‘Elysium’ VFX Supervisor Dishes On ‘Chappie,’ Game Spinoffs And Blowing Droids To Bits

By Charles Webb

“He knows what he wants – he says ’This is how we’re going to do the scene,’ and we’ll often just do it in one take.” Muyzer, whose VFX company has worked alongside Blomkamp since his feature debut, “District 9,” and spent four years developing the dystopian action film “Elyisum,” says this approach is “scary for the people behind the scenes,” but Blomkamp’s approach allows him to sidestep studio and screening notes: there are no backup shots or cuts, only what the director has put on the screen.

“Elysium,” which is out this week on home video, follows Matt Damon’s character Max, a factory worker who suffers a lethal dose of radiation poisoning, and must get to the orbiting city of Elysium in order to be cured. Like “District 9,” “Elysium” sees the writer-director creating social commentary in a sci-fi action film – this time with plenty of robots, killer exoskeletons, and exotic, flesh-shredding guns, all courtesy of the Vancouver-based Imagine Engine.

The studio, which is working on the “Ninja Turtles” and “Child 44,” largely supports Blomkamp – they’re already moving on to the director’s next film, the Hugh Jackman-starring “Chappie.”

When asked what it’s like being a studio dedicated primarily to one filmmaker, Muyzers says “I think that working with Neil since ’District 9,’ we have developed a shorthand. I can just look at him and maybe see the look on his face and he wants to change something. Or he would send me video shot with his iPhone and it would say ’What the hell is this?’ And obviously, there would be a problem, and I would have to go investigate. But more often than not, I would know what he was after.”

Still, that doesn’t stop Blomkamp from throwing the occasional curveball. “The exploding droid shot in the film, where Matt’s character shoots these special bullets at the droid, I imagined it to be something where he fires the gun – boom, boom, boom – big explosion, and off it goes.”

Instead, Blomkamp wanted audiences to see the explosion in loving detail, with the droid shattering into a thousand tiny pieces before their eyes. In slow motion. “I said, ’Wait a minute: we’re going to see all of these big, shredded pieces, traveling through metal plates?’ We were not prepared for that, and at the time we had a lot of other work on our hands. I think that was one of those shots that was quite demanding.”

When asked about the look of “Elysium,” Muyzers says Blomkamp really wanted this film to evolve the gritty, in-your-face documentary of “District 9.” “For [Neil], it’s always important to feel like you’re there. Now ’Elysium’ was a little bit of a step away from that. The purpose was to create a film that felt less documentary-style and more epic. He wanted to create something that was perhaps a little more traditional for that.” You can see that switch in the steady shots of the floating community of Elysium (which took six months to create), which contrast with the bouncy, you-are-there camera work in the ruined future L.A.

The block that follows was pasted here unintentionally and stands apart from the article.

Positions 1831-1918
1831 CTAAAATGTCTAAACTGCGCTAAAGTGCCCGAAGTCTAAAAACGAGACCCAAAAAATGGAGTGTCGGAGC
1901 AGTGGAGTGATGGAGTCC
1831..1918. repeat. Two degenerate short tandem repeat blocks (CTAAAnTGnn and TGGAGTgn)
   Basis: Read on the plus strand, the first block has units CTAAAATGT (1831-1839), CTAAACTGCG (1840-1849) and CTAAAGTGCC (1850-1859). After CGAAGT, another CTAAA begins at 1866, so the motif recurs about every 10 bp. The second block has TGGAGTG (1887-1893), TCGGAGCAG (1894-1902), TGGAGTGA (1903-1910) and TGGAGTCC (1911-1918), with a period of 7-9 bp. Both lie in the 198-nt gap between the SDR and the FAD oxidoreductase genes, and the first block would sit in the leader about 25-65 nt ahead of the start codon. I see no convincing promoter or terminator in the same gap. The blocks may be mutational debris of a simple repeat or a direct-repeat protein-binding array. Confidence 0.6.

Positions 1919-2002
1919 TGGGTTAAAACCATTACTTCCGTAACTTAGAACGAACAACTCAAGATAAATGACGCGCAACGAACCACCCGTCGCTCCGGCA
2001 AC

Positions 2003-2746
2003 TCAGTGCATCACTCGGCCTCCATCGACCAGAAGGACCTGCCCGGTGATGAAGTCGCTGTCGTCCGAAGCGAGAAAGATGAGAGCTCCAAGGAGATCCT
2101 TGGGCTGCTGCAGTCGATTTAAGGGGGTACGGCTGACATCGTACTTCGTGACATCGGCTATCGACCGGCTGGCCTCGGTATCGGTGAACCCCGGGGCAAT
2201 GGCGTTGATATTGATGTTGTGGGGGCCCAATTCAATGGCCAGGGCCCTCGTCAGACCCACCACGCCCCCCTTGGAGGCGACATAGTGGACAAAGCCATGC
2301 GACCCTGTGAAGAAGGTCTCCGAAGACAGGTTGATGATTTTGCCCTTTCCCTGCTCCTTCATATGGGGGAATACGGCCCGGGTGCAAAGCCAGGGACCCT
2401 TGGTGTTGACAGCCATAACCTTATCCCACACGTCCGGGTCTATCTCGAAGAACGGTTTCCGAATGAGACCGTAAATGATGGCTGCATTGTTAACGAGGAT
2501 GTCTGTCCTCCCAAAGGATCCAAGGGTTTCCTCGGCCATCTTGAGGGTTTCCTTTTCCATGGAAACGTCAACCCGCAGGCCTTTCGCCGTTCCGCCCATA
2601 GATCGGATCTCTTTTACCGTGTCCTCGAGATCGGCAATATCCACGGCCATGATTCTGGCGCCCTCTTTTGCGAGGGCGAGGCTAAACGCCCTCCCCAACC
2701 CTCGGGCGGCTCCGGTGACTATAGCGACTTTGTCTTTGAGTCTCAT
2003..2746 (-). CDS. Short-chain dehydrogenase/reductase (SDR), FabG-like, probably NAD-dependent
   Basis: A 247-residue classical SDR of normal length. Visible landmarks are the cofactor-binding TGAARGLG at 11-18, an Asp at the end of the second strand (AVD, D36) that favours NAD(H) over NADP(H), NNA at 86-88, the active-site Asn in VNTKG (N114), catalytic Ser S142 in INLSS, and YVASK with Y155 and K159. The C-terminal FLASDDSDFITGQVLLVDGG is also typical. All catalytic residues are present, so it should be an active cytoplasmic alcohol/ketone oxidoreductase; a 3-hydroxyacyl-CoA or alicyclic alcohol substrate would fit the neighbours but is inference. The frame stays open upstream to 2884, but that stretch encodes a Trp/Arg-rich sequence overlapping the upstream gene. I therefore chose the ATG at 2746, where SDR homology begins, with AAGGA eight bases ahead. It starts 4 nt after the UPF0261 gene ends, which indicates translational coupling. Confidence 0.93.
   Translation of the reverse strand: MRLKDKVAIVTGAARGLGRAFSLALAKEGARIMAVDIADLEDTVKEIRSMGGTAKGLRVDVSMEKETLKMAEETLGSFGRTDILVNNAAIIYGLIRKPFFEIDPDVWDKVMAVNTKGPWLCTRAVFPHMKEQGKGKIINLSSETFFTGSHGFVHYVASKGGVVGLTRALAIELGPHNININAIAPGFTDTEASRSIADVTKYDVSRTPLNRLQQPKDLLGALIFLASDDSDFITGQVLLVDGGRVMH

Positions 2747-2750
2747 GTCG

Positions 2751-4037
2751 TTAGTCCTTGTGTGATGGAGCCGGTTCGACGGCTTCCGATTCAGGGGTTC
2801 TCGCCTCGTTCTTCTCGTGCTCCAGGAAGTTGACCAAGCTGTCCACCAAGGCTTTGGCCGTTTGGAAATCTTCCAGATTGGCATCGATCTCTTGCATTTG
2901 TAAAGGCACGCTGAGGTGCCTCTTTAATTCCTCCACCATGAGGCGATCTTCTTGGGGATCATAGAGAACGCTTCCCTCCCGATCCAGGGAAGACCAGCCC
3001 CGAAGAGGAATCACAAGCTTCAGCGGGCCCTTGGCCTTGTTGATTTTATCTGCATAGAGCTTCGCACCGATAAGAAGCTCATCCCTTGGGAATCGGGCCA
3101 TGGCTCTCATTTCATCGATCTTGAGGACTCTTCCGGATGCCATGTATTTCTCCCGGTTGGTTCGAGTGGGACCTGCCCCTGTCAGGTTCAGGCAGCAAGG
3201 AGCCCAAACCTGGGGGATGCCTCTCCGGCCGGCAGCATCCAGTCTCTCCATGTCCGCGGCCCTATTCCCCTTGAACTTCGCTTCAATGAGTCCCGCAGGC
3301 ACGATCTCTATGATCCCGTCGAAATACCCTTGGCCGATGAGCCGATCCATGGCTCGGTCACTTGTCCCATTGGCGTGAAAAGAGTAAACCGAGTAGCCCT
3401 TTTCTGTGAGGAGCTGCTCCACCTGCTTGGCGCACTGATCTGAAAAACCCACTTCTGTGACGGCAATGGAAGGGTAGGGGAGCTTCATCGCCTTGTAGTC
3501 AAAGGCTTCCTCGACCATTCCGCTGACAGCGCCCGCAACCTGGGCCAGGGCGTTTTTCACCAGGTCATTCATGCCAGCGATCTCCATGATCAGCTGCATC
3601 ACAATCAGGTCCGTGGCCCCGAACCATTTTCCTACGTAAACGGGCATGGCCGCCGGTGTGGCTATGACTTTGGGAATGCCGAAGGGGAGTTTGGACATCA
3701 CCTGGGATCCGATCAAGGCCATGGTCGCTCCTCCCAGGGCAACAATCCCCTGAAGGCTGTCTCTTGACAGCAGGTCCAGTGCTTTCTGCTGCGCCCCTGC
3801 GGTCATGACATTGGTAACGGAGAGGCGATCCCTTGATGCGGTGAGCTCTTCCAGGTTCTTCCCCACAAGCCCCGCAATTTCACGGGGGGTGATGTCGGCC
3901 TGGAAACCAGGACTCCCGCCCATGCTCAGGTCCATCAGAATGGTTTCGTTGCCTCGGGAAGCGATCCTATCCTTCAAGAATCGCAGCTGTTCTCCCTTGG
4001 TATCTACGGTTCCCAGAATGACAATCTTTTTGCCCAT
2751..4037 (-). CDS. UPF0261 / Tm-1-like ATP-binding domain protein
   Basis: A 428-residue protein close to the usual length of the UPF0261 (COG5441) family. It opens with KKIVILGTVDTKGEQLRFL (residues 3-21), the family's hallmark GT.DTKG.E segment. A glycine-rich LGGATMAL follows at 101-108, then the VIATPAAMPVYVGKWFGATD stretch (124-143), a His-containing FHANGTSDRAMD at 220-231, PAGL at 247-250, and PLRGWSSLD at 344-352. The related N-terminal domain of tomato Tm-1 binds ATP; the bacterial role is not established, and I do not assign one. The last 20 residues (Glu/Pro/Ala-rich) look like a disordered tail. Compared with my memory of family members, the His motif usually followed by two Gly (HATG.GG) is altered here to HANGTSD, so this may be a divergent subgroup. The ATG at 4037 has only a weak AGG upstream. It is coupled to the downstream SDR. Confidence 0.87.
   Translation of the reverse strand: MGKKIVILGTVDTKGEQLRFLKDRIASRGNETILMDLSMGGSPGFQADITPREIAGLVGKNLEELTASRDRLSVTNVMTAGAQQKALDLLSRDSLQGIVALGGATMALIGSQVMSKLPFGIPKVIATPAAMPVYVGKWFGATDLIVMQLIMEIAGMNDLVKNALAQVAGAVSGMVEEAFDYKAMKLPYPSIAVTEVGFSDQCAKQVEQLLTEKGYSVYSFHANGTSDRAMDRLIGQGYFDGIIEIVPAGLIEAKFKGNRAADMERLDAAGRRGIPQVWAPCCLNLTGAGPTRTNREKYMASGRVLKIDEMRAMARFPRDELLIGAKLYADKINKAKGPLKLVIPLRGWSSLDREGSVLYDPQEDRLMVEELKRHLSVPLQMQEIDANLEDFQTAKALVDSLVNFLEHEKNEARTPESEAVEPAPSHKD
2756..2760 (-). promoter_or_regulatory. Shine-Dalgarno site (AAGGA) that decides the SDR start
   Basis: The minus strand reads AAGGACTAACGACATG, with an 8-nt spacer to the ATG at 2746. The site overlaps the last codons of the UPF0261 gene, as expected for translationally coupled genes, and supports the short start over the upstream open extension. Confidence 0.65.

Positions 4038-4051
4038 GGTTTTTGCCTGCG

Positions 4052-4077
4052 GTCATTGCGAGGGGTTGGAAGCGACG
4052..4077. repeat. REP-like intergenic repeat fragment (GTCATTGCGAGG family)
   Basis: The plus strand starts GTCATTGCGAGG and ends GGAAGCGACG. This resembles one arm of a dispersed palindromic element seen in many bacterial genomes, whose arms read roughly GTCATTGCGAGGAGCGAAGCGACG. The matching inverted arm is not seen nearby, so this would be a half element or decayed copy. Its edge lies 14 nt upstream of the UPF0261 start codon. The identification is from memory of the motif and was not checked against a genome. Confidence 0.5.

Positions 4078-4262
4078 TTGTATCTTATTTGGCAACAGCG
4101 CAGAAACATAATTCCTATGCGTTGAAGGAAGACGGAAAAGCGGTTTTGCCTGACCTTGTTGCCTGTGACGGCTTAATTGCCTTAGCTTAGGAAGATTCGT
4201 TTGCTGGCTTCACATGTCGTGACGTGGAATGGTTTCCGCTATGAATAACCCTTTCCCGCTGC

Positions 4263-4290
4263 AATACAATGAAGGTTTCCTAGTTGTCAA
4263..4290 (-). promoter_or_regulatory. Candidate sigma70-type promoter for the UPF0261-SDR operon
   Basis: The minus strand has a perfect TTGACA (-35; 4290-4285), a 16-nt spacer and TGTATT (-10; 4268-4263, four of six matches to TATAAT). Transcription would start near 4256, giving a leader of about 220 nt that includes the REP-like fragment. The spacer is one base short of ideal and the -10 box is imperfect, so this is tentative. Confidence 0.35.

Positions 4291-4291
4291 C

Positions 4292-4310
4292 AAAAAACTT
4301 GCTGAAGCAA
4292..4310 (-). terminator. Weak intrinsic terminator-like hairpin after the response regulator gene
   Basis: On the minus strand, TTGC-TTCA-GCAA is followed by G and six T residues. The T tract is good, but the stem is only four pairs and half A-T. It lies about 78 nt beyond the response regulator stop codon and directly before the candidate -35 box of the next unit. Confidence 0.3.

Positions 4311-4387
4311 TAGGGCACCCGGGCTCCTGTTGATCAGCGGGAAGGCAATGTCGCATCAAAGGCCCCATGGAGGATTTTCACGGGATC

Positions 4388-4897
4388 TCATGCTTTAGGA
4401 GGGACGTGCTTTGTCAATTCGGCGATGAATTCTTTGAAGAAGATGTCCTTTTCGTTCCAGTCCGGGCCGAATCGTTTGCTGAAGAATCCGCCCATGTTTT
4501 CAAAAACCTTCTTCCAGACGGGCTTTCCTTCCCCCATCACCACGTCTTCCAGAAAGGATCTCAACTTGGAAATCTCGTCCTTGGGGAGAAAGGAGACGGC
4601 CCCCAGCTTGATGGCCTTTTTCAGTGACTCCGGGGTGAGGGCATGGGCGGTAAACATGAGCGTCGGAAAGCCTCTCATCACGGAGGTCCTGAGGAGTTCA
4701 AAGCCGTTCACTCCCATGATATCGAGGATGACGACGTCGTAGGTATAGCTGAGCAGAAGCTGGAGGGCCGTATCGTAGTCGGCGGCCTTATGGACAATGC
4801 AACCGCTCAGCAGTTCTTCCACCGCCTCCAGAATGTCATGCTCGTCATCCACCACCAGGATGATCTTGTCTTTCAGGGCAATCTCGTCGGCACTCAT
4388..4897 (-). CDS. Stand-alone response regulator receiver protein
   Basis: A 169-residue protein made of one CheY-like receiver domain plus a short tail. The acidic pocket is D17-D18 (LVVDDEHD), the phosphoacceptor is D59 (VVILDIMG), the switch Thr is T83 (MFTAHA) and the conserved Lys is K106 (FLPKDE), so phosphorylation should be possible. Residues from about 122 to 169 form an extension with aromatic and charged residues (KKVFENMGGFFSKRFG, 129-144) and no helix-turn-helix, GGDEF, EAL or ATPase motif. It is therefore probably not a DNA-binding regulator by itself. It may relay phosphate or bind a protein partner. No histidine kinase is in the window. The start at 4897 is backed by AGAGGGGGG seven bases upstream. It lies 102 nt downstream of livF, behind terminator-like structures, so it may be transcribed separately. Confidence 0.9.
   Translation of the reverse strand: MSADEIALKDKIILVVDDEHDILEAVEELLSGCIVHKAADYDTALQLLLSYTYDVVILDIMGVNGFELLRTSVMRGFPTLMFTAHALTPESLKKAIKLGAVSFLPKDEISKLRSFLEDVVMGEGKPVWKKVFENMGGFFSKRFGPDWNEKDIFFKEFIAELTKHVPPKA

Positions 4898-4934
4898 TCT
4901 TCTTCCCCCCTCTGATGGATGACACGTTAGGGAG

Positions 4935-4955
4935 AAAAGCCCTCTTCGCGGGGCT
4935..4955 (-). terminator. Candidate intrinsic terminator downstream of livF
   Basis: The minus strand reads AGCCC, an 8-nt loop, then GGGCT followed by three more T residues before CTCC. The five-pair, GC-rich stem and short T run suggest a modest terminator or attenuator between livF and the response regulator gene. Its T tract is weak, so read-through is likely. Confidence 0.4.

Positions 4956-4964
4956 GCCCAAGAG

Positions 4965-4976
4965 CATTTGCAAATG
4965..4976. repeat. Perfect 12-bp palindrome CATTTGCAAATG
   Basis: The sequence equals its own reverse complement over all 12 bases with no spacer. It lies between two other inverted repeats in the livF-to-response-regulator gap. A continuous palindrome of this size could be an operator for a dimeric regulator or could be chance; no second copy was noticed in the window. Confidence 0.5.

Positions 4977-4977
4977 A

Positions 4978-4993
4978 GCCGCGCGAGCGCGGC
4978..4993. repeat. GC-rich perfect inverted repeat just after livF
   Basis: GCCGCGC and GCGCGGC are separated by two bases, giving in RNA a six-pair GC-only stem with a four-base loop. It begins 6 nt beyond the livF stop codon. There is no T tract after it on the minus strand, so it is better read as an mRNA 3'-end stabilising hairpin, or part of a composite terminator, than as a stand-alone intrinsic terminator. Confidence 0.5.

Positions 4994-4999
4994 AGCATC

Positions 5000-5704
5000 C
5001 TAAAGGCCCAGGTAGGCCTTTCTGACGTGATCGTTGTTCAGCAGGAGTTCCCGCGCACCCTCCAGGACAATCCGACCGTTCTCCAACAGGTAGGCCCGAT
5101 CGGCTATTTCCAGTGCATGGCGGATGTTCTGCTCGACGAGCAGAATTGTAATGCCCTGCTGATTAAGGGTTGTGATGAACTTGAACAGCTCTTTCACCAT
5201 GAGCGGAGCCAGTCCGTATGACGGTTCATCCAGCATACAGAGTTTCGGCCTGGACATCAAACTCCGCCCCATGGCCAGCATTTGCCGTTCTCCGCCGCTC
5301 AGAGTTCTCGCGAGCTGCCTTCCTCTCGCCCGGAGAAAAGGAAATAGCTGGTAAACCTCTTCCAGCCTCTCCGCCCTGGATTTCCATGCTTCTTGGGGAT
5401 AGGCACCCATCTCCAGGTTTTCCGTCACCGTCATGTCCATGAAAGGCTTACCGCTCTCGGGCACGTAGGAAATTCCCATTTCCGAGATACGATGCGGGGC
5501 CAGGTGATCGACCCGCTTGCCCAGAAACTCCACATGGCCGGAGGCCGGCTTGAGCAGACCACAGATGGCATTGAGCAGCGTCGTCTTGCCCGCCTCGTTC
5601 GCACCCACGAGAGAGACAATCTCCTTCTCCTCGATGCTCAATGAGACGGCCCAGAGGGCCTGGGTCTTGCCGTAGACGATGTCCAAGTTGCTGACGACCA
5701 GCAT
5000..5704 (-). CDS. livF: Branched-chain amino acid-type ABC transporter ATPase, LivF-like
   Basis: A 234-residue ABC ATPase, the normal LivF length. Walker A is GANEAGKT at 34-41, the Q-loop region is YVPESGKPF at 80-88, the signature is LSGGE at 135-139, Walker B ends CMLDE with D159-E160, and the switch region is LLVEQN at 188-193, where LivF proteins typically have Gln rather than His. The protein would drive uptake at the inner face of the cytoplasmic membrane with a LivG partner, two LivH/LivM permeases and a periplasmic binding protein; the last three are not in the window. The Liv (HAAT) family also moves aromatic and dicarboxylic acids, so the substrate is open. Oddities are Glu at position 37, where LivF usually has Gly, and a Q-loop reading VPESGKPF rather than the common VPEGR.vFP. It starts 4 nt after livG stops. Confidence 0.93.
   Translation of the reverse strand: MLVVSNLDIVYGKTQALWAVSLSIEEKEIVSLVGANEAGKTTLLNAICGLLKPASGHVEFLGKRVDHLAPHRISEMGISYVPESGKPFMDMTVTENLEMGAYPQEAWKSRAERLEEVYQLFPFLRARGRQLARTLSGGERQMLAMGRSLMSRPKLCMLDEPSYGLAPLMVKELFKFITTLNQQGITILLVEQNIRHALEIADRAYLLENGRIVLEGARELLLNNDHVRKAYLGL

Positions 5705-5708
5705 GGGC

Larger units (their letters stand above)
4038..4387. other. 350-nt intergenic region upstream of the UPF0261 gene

“But his thoughts of immersiveness plays a secondary role to where he’s thinking, ’We could do a game of this film, or we could do this.'”

He couldn’t say whether we’d be seeing the HULC suit or the world of “Elysium” appearing in games anytime soon, but Muyzers says early in the process of shooting the film, “There was some kind of talk about using a games-type approach to some of the shots, but [Blompkamp] wanted it to feel overall like a feature film.”

To that end, the crew experimented with this aesthetic in throughout the shoot, going so far as to invent a new camera that evolved the “Bullet Time” aesthetic of the “Matrix” films (you can see it in the slow-mo mech explosion). “We created a new camera rig called the Arc Rig, which is an array of Canon 5D still cameras that all create video at the same time. So a little like [the “Matrix” films’] ’Bullet Time,’

Still, that specific visual only made its way into the earthbound gun battle/heist early in the film. “Out where we were shooting in Mexico, we would have a camera operator follow Matt around. And we would pretend that Matt’s back was attached to the camera.” To get the unique behind-the-back look, Muyzers says “We took the plates and stabilized them in post,” to avoid the queasy-making aesthetic of some handheld camera work.

While details are still scarce on 2015’s “Chappie” – which features a robot kidnapped at birth and raised by a dysfunctional family, Muyzers said it was a no-brainer that Imagine Engine would work on the film. Without spoiling what’s to come, Muyzers offered that “A lot of the artists working on Neil’s films always go back to ’District 9.’ I’m not sure, but the impression that I get is that ’Chappie’ could be more like ’District 9′ than ’Elysium.'”